New Book collects Millay’s diaries

THROUGHOUT THE 1920s and 1930s, Edna St. Vincent Millay’s poems sold in the thousands, and public readings across the country were quickly sold out. From 1925 until her death in 1950, she lived at Steepletop, a 700-acre homestead and farm at the upper end of East Hill Road in Austerlitz.

Since her death, biographies, critical studies, and collections of her letters and poetry have heightened awareness of her literary work. This month Daniel Mark Epstein, one of her most recent biographers, has released nearly all of her known diary entries, previously available only at the Library of Congress.

Millay’s diaries, originally written in multiple notebooks, open doors for a more complete appreciation of her life and poetry. In “Rapture and Melancholy: The Diaries of Edna St. Vincent Millay” (Yale University Press, $35), Epstein brings into public view Millay’s private activities, personal impressions, and literary thoughts.

Millay was 15 years old, living in Camden, Maine, when she wrote this volume’s first diary entry, which reflected both her hard work as caretaker for her two sisters (her mother, Cora, was a traveling nurse and often away from home) and her keen sense of humor.

“It is such a relief to have a diary to run to,” the 16-year-old Millay wrote in another early entry, “where you can spit out all your spite on something which can’t spit back, and which is not hurt by your spitting.” These teenage entries, which Epstein informatively introduces, comprise nearly a third of this collection.

As a teenager, Millay writes at length about her day-to-day activities, even catching up with herself after extended absences from pen and paper. These teenage entries tell about her family life, play with friends, annoyances and flirtations with boys, high school theater performances, and the making of a budding poet.

Later-in-life sections of these diaries, with Epstein giving valuable context, cover her years at Vassar College, time spent in Manhattan, and her travels in England and Europe. Another one-third of this volume consists of her life at Steepletop, where she found peace in her gardens and retreat from the broader world.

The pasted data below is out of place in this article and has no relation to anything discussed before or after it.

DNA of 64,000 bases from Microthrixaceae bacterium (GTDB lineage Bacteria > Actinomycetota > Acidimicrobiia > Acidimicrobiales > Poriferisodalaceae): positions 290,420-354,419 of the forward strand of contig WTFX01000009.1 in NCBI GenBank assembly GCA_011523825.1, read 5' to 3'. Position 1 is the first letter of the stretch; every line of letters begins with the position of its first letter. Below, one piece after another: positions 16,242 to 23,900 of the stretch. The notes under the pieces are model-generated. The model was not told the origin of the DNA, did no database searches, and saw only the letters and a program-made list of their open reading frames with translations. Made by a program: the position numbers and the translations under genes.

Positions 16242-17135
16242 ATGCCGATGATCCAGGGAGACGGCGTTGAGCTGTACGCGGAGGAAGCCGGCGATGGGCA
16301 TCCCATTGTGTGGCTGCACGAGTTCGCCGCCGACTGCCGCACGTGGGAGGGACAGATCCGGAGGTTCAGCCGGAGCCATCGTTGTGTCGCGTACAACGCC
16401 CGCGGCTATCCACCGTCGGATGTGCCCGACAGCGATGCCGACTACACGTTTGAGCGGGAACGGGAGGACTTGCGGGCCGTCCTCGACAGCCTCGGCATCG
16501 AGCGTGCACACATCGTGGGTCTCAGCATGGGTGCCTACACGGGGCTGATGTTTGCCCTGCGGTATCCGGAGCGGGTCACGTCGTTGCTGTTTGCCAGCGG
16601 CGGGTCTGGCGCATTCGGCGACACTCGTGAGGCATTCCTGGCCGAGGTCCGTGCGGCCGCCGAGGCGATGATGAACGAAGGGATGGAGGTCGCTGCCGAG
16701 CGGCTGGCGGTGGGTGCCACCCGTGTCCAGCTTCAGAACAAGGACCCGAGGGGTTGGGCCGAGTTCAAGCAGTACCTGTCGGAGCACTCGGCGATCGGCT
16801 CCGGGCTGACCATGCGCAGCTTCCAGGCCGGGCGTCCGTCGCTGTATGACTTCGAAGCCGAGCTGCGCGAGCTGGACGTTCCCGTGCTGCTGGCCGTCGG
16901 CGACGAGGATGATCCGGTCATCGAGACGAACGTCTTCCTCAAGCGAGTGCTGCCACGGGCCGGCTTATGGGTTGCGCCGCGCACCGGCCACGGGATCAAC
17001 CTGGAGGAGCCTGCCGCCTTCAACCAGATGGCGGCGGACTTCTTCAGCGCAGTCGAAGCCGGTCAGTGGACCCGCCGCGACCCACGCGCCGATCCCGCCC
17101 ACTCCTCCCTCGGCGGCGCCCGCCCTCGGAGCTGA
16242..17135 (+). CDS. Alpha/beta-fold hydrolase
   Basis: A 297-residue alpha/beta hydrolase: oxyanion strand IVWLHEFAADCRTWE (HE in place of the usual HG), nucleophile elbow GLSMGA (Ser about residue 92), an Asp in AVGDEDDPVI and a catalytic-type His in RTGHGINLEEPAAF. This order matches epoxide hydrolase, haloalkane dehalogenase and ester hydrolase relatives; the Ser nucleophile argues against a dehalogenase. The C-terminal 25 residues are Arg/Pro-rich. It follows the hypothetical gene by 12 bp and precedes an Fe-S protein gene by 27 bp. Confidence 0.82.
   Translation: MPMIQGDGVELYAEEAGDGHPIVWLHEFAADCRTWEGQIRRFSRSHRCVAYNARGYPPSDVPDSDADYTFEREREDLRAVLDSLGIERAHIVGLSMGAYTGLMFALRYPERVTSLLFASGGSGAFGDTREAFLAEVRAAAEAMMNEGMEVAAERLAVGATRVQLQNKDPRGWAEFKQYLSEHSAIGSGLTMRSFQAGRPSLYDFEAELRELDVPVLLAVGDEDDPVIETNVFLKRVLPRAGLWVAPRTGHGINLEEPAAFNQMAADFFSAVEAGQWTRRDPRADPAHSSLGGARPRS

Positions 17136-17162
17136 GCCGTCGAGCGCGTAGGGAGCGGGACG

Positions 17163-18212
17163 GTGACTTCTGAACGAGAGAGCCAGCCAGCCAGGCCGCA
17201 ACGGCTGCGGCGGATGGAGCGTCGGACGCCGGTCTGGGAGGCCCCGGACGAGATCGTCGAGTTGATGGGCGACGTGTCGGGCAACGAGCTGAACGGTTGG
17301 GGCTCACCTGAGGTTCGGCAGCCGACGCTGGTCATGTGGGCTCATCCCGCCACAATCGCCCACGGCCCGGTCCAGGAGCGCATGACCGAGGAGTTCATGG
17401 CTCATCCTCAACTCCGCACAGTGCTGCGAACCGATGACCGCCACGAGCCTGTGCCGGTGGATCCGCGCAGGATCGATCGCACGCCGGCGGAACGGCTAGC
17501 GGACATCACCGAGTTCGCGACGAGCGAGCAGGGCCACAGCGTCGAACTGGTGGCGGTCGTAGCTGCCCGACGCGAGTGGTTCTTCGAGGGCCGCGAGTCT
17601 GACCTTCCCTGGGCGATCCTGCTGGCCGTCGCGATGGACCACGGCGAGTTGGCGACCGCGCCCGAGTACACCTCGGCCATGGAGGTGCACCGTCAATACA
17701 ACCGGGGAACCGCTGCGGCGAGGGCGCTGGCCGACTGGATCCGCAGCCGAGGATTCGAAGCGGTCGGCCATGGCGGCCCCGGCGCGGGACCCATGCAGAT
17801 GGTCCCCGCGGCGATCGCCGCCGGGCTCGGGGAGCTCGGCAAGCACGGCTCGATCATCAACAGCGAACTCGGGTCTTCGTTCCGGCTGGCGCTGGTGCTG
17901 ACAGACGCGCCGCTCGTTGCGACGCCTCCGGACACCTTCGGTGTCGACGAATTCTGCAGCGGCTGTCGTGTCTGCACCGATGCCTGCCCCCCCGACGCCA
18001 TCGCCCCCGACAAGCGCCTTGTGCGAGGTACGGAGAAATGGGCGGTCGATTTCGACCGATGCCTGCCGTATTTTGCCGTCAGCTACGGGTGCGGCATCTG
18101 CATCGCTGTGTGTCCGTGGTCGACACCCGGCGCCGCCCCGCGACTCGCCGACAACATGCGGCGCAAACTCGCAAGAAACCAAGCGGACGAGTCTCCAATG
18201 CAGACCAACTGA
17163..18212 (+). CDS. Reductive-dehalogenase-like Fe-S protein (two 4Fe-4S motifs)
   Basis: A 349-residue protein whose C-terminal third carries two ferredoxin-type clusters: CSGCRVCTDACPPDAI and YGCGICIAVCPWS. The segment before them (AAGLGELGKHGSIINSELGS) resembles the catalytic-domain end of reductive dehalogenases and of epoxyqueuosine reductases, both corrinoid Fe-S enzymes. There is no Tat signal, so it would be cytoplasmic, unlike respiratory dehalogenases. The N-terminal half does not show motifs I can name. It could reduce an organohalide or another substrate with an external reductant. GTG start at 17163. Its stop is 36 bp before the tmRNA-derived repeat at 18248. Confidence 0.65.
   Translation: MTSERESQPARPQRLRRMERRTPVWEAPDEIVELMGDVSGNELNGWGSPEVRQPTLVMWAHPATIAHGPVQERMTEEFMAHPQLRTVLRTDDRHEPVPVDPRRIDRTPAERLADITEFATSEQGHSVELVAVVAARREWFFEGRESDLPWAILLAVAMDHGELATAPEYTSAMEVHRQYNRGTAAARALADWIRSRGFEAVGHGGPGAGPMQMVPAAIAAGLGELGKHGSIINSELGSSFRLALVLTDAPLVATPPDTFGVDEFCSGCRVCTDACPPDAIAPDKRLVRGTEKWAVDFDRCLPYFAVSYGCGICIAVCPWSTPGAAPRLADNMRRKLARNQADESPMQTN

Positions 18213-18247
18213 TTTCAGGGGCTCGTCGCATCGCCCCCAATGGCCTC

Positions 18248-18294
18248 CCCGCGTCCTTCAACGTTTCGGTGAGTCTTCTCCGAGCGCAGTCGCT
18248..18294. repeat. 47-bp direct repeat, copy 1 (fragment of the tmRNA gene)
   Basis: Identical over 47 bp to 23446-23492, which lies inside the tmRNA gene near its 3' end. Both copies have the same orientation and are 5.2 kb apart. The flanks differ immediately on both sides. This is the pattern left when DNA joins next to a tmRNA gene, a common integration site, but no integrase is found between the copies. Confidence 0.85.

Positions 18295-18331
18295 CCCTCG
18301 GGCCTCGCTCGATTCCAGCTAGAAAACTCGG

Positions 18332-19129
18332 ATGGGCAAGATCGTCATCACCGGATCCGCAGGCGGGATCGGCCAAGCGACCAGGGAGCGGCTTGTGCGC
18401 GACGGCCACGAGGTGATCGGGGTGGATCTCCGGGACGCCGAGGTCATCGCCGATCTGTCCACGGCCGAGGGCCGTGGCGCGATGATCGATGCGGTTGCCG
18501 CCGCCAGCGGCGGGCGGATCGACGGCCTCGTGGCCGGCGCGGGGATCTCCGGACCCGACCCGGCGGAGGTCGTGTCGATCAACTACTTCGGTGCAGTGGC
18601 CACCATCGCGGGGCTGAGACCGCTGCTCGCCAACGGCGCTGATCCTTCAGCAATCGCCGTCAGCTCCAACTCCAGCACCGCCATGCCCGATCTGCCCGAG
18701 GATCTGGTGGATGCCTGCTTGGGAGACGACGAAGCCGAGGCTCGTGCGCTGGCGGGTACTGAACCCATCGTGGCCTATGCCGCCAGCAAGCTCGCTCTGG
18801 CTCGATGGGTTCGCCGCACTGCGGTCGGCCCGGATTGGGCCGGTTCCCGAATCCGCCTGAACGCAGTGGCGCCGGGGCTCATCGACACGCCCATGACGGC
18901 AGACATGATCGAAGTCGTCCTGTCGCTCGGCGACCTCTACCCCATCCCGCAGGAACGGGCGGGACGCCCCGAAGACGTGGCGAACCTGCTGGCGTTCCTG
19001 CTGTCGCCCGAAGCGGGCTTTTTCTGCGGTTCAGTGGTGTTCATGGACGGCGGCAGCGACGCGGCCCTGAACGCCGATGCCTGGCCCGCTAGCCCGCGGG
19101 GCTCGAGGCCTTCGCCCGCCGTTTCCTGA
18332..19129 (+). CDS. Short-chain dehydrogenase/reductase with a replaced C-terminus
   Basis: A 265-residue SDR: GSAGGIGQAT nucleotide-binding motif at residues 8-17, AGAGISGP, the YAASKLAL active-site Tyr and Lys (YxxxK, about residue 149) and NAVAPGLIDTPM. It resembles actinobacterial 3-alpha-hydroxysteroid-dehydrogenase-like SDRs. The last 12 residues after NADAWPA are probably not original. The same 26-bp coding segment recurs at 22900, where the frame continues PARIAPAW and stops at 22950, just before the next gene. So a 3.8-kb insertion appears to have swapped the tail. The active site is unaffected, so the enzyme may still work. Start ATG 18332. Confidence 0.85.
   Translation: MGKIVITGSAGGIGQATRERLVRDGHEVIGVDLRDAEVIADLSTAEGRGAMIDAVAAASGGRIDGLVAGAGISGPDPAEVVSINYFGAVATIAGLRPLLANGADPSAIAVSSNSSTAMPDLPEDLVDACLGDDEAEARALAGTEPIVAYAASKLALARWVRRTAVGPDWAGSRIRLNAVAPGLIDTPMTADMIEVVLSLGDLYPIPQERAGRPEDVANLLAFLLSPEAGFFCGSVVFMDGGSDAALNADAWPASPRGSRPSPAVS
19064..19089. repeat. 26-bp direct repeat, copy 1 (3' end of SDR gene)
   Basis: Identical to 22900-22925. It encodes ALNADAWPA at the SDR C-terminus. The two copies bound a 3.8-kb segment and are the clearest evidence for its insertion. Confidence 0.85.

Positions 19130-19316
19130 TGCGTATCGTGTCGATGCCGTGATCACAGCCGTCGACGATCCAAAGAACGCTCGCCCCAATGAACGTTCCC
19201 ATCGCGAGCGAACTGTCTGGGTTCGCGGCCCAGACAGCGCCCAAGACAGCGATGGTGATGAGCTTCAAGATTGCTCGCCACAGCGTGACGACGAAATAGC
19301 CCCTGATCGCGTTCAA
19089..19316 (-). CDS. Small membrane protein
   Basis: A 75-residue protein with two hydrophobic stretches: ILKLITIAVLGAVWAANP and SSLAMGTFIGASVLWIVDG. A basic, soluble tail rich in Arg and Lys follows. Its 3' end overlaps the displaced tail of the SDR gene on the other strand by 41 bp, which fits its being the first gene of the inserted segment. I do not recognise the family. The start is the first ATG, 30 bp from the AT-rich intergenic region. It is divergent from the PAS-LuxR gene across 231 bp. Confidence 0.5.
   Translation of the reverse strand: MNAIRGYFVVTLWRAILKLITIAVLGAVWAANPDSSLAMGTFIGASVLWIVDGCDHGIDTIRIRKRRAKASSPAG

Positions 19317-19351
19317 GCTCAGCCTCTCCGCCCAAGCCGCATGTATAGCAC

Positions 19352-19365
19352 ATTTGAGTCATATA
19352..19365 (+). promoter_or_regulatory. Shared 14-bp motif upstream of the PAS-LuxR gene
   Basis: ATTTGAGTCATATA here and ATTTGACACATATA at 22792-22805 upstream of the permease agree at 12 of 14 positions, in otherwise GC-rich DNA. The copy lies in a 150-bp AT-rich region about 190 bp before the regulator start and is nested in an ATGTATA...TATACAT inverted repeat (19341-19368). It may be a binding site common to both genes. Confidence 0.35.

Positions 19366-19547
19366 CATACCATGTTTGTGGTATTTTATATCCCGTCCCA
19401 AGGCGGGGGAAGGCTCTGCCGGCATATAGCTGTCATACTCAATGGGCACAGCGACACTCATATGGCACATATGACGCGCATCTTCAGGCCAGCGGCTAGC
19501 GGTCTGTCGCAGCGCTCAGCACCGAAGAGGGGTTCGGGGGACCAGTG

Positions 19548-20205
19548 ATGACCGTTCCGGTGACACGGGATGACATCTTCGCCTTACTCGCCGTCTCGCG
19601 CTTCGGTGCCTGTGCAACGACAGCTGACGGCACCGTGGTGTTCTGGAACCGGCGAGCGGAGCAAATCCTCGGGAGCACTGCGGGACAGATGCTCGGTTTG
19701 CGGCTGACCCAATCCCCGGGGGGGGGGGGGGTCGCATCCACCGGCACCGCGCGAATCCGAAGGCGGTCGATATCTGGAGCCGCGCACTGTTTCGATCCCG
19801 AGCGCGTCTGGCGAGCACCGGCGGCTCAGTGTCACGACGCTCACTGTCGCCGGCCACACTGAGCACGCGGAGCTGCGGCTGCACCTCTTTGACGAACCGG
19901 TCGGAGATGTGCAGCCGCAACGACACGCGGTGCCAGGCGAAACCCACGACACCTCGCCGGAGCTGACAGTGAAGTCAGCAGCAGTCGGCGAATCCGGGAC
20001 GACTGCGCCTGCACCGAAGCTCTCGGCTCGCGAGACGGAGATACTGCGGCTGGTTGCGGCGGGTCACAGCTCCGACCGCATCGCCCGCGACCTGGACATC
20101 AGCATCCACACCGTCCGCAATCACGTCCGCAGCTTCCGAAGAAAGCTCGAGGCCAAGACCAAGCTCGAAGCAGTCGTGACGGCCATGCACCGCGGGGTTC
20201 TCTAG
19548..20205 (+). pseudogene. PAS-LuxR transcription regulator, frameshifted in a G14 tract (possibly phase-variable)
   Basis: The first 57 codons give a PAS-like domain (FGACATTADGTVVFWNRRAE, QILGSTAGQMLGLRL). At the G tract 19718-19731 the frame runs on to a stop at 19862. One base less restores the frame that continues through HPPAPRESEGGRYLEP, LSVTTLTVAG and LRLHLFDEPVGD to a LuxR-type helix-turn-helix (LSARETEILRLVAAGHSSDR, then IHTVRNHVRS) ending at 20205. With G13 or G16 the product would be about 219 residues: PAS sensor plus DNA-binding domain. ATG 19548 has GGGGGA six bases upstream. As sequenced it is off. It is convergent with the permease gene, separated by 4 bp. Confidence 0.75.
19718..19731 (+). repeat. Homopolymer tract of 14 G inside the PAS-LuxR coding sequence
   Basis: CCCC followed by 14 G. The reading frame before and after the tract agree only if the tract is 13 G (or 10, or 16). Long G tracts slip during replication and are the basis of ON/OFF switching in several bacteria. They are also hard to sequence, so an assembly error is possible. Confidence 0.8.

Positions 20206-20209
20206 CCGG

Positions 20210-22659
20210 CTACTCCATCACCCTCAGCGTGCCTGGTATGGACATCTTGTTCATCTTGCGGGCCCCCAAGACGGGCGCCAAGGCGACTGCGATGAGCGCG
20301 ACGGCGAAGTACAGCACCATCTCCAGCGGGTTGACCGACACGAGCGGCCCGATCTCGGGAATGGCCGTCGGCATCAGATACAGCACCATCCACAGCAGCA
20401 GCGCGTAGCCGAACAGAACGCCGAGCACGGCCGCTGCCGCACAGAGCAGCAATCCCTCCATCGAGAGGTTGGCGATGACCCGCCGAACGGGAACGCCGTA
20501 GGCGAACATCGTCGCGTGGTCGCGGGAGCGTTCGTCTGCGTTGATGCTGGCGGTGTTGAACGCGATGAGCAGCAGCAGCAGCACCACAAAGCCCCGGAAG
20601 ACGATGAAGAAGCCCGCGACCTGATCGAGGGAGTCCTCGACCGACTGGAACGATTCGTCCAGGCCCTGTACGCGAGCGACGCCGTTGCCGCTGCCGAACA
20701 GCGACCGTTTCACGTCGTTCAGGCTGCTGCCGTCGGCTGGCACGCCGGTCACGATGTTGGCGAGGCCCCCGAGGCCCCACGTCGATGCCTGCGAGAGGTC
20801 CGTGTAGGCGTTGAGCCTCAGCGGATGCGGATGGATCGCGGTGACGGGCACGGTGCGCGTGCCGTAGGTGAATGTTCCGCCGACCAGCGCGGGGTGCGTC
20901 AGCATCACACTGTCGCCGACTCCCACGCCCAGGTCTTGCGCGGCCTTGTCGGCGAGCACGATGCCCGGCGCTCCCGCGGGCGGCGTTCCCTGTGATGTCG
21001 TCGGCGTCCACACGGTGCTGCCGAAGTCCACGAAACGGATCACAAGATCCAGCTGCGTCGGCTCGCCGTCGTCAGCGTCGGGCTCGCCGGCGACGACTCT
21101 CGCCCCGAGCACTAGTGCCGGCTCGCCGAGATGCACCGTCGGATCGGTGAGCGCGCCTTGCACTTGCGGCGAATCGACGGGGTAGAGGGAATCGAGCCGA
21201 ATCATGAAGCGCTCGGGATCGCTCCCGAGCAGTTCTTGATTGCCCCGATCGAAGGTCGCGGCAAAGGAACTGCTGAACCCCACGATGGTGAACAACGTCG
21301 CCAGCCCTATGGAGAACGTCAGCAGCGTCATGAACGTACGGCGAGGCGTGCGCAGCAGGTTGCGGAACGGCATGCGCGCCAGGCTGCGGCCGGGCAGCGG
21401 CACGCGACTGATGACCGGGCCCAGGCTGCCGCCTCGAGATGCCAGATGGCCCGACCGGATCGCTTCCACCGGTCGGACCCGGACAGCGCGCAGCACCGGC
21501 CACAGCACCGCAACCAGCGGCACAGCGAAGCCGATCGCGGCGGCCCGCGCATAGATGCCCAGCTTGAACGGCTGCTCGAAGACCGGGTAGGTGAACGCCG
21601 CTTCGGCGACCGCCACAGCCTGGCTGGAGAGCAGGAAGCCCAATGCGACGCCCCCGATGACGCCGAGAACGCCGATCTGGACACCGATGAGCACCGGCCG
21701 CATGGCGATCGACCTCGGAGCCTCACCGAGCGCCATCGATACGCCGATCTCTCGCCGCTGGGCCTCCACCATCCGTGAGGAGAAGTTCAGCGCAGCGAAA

Millay’s diary-writing was regular at times, but often missing as she busied herself writing poems, retreating from the world, or traveling on her honeymoon, vacations, or sometimes dreaded poetry readings.

Millay’s diaries affirm her attachment to Steepletop.

In 1927, as case in point, Millay protested the executions of Sacco and Vanzetti. The novelist Upton Sinclair soon noted that “she did her part,” but soon after the executions she went off-diary, retreating to an island off coastal Maine. In coming years, she wrote poems, letters, and articles related to capital punishment and lynching, both of which she strongly opposed, but few observations are made in these pages.

In the 1940s, she mainly inked in extended lists of prescription and other drugs she ingested during the last, often-addicted decade of her life.

Millay’s diaries affirm her attachment to Steepletop. She gave steadfast attention to its gardens, her dogs and other animals, and to at least some guests. She and her husband, Eugen Boissevain, had frequent visitors, although there were times when she would have preferred to have none.

Of local interest, Steepletop-related entries contain revealing anecdotes of her life in neighboring towns: Walking, horseback riding, or sleighing up and down the still-treacherous East Hill Road, where she suffered several serious injuries sliding off its muddy or snow covered surface. “Motoring” by car to the Austerlitz post office, the Columbia Inn for drinks, a pharmacy in Great Barrington, shopping and movies in Chatham, and trips to State Line and other train stops to drop off or pick up guests and a steadily changing contingent of farm hands, cooks, housekeepers, and stenographers.

Steepletop, Millay’s Austerlitz home, is not currently open to the public. But a virtual tour of the house is available at On August 13, 2022, the Edna St. Vincent Millay Society will hold a fundraising benefit that will include in-house visits, music, and poetry; further information and updates are available at

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